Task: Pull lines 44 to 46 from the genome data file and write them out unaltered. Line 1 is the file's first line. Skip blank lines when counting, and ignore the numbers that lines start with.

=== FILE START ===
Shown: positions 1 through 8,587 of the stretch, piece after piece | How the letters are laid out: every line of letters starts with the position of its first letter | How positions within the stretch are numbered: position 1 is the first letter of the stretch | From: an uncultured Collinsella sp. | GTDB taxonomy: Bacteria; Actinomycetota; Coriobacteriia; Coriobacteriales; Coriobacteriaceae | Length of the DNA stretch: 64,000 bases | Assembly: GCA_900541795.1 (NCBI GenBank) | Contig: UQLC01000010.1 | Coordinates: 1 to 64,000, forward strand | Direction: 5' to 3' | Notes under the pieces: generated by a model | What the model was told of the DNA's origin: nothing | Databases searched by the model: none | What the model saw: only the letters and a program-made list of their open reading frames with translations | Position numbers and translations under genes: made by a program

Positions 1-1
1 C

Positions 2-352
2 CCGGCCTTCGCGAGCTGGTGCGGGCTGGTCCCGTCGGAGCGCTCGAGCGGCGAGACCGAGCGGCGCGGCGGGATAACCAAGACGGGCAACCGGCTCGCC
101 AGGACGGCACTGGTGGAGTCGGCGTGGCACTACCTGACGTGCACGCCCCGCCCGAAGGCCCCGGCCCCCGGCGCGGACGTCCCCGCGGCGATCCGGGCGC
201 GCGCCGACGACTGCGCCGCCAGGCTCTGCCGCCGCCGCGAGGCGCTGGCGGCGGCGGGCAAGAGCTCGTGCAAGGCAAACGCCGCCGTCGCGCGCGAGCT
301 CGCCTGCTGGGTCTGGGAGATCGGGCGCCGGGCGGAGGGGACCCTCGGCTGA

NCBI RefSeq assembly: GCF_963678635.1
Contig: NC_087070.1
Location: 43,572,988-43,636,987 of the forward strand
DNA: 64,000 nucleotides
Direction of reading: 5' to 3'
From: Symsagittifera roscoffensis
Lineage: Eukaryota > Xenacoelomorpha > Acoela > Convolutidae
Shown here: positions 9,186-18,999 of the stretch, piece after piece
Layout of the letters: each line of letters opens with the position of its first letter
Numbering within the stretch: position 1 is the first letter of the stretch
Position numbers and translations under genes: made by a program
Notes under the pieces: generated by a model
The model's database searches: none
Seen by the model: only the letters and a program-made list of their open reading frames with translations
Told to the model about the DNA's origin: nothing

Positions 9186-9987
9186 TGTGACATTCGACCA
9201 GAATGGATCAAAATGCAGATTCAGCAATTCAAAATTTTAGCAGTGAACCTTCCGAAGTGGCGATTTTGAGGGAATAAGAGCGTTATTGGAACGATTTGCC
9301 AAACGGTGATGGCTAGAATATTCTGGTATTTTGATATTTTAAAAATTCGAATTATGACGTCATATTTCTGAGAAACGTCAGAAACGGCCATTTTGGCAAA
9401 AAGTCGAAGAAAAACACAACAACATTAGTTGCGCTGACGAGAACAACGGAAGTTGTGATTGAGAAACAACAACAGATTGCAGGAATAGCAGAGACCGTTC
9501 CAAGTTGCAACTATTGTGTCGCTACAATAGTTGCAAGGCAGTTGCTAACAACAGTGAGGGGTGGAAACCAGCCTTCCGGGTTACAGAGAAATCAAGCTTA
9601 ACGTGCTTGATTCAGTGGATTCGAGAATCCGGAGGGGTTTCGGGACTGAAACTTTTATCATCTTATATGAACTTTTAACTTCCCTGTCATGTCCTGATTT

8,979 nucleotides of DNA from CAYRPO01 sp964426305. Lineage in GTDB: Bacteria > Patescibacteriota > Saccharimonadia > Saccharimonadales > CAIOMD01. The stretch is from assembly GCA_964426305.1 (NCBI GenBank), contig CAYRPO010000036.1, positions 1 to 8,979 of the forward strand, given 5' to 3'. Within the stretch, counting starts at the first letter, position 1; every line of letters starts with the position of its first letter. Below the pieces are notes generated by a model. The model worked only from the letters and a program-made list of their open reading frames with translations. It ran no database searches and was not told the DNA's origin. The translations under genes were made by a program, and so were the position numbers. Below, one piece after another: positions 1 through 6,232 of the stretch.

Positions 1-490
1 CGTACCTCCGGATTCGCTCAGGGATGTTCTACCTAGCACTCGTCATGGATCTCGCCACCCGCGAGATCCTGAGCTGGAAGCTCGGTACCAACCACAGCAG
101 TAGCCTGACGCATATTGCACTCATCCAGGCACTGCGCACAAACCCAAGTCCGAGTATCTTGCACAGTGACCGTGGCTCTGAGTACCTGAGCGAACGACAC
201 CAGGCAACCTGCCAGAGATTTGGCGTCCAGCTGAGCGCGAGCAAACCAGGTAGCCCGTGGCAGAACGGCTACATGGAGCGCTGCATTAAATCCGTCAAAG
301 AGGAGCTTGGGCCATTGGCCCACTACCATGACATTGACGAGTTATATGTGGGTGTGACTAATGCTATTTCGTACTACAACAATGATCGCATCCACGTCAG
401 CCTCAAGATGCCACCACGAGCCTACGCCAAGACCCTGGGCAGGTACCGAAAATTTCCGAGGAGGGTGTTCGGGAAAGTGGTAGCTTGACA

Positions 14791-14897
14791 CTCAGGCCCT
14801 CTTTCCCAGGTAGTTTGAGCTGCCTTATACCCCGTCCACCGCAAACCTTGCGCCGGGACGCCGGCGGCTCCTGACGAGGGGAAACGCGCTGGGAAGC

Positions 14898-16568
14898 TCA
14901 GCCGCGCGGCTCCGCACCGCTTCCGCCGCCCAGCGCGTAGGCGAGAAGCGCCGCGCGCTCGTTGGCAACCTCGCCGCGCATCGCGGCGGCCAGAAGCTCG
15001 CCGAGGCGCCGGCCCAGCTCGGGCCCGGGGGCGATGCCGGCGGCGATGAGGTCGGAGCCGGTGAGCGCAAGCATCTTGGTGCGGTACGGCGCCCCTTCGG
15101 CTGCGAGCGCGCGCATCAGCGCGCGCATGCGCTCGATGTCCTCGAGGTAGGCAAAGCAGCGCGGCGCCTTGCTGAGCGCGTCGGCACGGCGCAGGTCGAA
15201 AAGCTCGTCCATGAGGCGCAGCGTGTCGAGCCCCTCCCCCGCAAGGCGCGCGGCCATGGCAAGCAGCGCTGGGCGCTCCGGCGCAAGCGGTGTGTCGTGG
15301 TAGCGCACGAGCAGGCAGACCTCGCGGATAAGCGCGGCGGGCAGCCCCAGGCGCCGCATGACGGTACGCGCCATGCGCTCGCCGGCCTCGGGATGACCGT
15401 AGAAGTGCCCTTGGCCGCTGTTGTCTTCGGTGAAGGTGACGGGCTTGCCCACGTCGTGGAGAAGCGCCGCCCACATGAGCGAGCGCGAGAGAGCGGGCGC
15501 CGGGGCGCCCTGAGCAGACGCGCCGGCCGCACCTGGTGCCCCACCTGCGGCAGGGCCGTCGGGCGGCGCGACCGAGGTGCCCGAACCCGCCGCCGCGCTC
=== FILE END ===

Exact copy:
15001 CCGAGGCGCCGGCCCAGCTCGGGCCCGGGGGCGATGCCGGCGGCGATGAGGTCGGAGCCGGTGAGCGCAAGCATCTTGGTGCGGTACGGCGCCCCTTCGG
15101 CTGCGAGCGCGCGCATCAGCGCGCGCATGCGCTCGATGTCCTCGAGGTAGGCAAAGCAGCGCGGCGCCTTGCTGAGCGCGTCGGCACGGCGCAGGTCGAA
15201 AAGCTCGTCCATGAGGCGCAGCGTGTCGAGCCCCTCCCCCGCAAGGCGCGCGGCCATGGCAAGCAGCGCTGGGCGCTCCGGCGCAAGCGGTGTGTCGTGG